p.. don’t use a BJT driver, use a Full bridge NCh driver that can handle your motor. Like an Arduino CNC shield. Look for PMIC software.

• I don't measure voltage or current within this project, or do you mean analysing these parameters just to get a process model to base the PID constants off? Mar 30 at 20:53
• Exactly.......... control the voltage with PWM not measure it but measure current for force and RPM. Unless you sense RPM some other way. Mar 30 at 20:55
• I measure the RPM of the motor with the encoder, I don't measure current at all. Mar 30 at 21:01
• Also, do you say not to use the L298n BJT driver due to the internal voltage drop and terrible efficiency? Just wondering? Mar 30 at 21:16
• You got it, unless it were used for 24V, don’t use it, this way the Rce(sat) won’t affect Vout with acceleration where stall current is 10x rated current. Mar 30 at 22:04

Re: 2.: This is a question that control theory and the properties of your system will have to define. We can't tell you that!

Re: 1.: Yeah, that sounds like the standard way of doing that: add a timer unit, give it a couple easy registers (or memory-mapped registers) to control it, and an interrupt controller.

That thing doesn't have to be fancy, honestly - if you add a "SUSPEND" instruction you can simply stall your CPU until the interrupt generator fires. That's not really an interrupt controller (you can't interrupt anything while your CPU is actually doing anything), but for your single use case, it would certainly be easier than thinking about how to save and restore CPU state upon entering and leaving interrupt routines!

• Re: 2 : I assumed that, just thought was asking where you folks might start at. Mar 30 at 20:42
• Re : 1 : Yeah, my thinking was that I have JUMP instructions, so if I got an interrupt input to my control unit, I could jump to a different sub code consisting of the PID loop code so it would only be ran every 1ms (or whatever I choose). However I could only jump to another instruction at the start of an instruction. Every instruction takes 6 clock cycles by the way in my processor. Mar 30 at 20:44

Should I add an interrupt capability to my processor to only run the PID code every 1ms as the speeds are refreshed?

Yes.

Also in your opinions, is every 1ms too fast or too slow to refresh the values? This is a motor and encoder on a bench with no load so it probably doesn't even matter, I am just unsure.

That sounds about right for a motor control. Unless it's an absolutely awesome motor, it will limit the loop closure frequency to no more than 20Hz or so -- that's well below the $$\f_s \ge 10 B_w\$$ rule that I go by.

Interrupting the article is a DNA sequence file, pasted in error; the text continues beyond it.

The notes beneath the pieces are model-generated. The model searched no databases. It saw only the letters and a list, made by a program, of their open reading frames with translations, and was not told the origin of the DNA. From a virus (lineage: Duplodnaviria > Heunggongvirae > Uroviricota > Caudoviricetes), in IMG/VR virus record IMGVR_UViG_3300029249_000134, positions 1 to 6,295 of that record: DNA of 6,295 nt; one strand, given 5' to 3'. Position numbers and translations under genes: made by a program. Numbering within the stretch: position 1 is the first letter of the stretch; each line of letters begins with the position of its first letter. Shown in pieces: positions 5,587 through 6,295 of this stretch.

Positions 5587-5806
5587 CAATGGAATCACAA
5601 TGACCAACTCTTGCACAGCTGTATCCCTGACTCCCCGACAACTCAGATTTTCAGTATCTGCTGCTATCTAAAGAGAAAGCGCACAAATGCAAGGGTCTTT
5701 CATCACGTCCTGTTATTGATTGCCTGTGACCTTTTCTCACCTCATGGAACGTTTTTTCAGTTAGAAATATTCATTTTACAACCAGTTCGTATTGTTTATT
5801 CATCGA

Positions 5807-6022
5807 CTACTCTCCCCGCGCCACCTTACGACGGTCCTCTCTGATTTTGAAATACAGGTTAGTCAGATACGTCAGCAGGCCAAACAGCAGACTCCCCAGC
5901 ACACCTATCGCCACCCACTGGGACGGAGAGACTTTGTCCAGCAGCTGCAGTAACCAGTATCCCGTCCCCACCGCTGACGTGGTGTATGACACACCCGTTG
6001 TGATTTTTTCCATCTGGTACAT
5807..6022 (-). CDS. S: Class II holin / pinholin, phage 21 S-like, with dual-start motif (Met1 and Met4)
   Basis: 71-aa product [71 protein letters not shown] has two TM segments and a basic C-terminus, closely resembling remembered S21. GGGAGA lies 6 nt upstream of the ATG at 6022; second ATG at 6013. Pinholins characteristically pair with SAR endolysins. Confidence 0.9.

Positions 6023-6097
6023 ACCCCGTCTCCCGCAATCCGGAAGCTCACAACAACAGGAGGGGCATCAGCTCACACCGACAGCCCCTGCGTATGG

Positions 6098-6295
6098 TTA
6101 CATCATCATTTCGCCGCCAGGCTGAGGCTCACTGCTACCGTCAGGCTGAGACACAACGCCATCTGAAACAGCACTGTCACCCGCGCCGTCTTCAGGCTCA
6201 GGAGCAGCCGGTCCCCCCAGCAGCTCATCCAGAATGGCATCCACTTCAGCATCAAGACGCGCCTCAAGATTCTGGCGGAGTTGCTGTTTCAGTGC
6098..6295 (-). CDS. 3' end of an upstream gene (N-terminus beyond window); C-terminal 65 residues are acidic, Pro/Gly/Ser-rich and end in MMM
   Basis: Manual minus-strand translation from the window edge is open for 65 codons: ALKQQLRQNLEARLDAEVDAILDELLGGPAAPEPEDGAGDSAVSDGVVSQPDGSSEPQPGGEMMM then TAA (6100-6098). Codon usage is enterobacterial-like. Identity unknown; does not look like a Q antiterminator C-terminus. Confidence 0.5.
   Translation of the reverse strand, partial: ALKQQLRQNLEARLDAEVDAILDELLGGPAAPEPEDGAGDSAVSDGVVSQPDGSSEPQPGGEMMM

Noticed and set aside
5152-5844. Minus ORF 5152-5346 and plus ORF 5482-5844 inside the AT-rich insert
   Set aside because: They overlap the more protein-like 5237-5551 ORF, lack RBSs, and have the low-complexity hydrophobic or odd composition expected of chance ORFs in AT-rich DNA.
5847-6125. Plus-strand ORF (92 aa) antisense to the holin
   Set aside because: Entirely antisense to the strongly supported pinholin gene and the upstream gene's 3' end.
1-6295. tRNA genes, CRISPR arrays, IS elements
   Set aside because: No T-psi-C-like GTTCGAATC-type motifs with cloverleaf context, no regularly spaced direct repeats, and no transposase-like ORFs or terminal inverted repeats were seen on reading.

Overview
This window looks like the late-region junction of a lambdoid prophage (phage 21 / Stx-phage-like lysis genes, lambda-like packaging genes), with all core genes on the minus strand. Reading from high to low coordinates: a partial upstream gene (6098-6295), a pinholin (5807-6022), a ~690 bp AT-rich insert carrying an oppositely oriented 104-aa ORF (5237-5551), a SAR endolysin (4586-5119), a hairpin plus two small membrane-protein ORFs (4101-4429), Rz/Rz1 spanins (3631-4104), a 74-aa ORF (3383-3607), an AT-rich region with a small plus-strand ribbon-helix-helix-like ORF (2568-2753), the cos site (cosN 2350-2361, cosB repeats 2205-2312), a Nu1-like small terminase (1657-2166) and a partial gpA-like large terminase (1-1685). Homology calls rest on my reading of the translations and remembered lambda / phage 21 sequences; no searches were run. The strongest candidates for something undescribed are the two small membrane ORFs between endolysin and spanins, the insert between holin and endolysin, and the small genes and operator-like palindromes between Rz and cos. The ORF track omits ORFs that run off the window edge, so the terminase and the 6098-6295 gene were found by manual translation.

You say you'll be sampling the loop at 1000Hz, and you've got a 1000 count encoder, yet you expect many samples without change -- that implies a pretty slow-moving motor.

• "You say you'll be sampling the loop at 1000Hz, and you've got a 1000 count encoder, yet you expect many samples without change -- that implies a pretty slow-moving motor." Sorry, I mean I will be sampling the INPUTS at 1kHz, but will be running the PID loop at 100MHz without interrupt capabilities, so that's what I meant by many samples without change. Sorry, my bad. Mar 30 at 21:14

There is a rule of thumb for digital control loops : $$f_s >= 20 B_w$$ Basically, the sampling rate should be at least 20 times the desired closed-loop bandwidth.

So in your case, the closed-loop bandwidth should be less than 50 Hz. For example, if you want a stabilization time of 1 ms, you need more bandwidth. It's up to you to determine what your requirements. From these requirements, you should be able to estimate a desired bandwidth.

Edit :

As @TimWescott mentionned the, rule of thumb $$f_s >= 10 B_w$$ usually works well, so my rule of thumb is a bit conservative. However, the closer you get to the Nyquist frequency, the more you need to model accurately your plant, you need to consider all delays (computation delays, actuator delays, sampling delays). You need to make sure all your dynamics are properly modeled in the 0 to f_s/2 range, etc.

• Well, $10 B_w$ usually works. It depends on how precise you need to be, and how robust. I've closed loops where $f_s \simeq 1 B_w$ but that's in special cases where you have very well-defined plant behavior, and where your sampling rate is determined by external factors. Mar 30 at 21:08
• If you use fs=64 BW then it is trivial to LPF the PWM current with a 2nd order filter rather than an 6th or 8th order filter for Nyquist noise reduction, which demands a lot more. BW than RPM, otherwise Integrate S&H ADC and dump to measure average current. Mar 30 at 22:08